Some vehicles also give you a reminder based on the distance you've traveled. It may be a message that displays on the dash or a light that illuminates. 

Your best bet is to have your vehicle regularly serviced at one shop you trust.  They will keep a record of your brake maintenance Then, when you take your vehicle in for oil changes or other routine things, they'll check your brakes for wear.  Sometimes you'll only need pads, but you may also need rotors or other parts replaced.  Oh, and you need pads replaced in pairs. That way stopping power will be equal on both sides and your vehicle won't pull in one direction. 

Brakes make up a key part of your vehicle's safety systems.  Keep them in good shape and they'll be able to stop your vehicle when you press down that pedal.

PDR
1008 N. Cunningham Avenue
Urbana, Illinois 61802
217-367-9481
http://www.pdrauto.com

Why Alignment Matters (Vehicle Alignment Maintenance)

It's one of those things that can happen on a multi-day road adventure or a quick trip to the grocery store.  You hit a pothole, go too fast over a speed bump, nail a curb.  When it happens, you think, "I wonder if that was hard enough to do any damage?"  But things seem ok and you continue on your way. 

Keep in mind that any blow to your vehicle's suspension can throw it out of alignment.  It can be a hard knock from the road or from another vehicle, such as being involved in a minor accident.  When your suspension is out of alignment, it means that the wheels aren't all pointing where they should.  And after a while, it can make your tires wear unevenly and cause problems with steering and handling.

Let's go back to that pothole or curb you hit hard.  Even though you think there was no damage done, if you wait until you see tire wear, you may need to replace all four tires, not an inexpensive proposition.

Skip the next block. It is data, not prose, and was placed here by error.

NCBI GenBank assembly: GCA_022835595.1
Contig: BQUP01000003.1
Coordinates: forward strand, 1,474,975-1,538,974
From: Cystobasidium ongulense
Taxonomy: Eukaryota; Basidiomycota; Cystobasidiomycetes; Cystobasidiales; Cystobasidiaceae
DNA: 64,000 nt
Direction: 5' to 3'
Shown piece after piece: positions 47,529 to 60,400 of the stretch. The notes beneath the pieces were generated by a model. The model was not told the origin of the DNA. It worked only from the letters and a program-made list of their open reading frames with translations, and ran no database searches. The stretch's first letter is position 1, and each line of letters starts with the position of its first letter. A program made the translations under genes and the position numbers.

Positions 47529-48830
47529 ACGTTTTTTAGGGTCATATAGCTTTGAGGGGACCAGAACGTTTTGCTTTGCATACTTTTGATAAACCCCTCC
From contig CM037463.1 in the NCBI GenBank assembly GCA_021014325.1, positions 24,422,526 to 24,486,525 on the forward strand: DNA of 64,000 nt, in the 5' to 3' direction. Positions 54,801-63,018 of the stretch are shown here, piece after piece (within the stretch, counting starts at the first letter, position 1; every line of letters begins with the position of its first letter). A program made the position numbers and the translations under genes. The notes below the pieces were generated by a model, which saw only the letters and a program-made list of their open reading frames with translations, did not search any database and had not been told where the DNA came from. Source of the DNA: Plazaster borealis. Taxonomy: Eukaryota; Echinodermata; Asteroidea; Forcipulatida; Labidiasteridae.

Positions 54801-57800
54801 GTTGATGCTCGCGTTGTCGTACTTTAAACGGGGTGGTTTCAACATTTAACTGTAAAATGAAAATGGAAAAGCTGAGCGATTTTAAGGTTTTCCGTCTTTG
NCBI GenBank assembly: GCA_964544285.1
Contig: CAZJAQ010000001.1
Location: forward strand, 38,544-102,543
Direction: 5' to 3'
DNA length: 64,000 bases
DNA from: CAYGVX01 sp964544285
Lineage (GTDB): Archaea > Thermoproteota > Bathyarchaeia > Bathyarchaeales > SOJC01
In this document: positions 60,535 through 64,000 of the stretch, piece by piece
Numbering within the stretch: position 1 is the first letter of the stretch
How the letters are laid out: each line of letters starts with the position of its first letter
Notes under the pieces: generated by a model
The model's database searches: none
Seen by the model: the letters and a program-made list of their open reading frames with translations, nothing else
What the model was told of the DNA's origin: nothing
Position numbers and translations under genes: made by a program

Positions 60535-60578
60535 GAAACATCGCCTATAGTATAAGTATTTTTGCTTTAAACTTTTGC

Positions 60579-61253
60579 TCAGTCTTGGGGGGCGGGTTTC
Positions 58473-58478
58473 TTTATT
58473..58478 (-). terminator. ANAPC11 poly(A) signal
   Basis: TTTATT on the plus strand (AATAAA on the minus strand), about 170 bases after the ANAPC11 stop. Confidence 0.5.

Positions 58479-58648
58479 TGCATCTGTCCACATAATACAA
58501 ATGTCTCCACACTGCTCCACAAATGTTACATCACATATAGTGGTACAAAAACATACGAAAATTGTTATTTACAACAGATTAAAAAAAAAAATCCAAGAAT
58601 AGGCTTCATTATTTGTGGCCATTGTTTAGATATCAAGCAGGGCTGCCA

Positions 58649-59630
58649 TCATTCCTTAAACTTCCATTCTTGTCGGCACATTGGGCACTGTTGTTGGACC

That's why it's a good idea to make sure your alignment is regularly checked by a qualified technician. If you get regular oil changes (a MUST!), consider having an alignment check while your vehicle is in.  That's especially important if you drive roads that resemble the lunar surface.  If you buy new tires, it's also strongly recommended that you have your alignment checked. 

You can have your front wheels aligned or all four, and if your vehicle is newer, it's not a bad idea to spend a little extra for the four-wheel alignment check.  Good alignment pays off with better steering and handling, less tire wear and—BONUS—better fuel economy since aligned wheels offer less resistance when they roll on the road.

PDR
1008 N. Cunningham Avenue
Urbana, Illinois 61802
217-367-9481
http://www.pdrauto.com

Low Power Mystery (Ignition Coil Service)

It's no fun when your vehicle just doesn't run the way it used to.   You may notice (especially in cold weather) the engine won't start easily or when it does start, it doesn't run smoothly. It may not have much power at all. You also may have had to stop at the gas station more often, a sign your fuel economy isn't what it used to be. 

There could be a few different things that cause those symptoms, but one culprit could be a bad ignition coil. The coil takes the voltage from your battery and multiplies it before that power is sent over to a spark plug. That allows the plug to fire off a good jolt of electricity that ignites the fuel in your cylinder and powers the engine.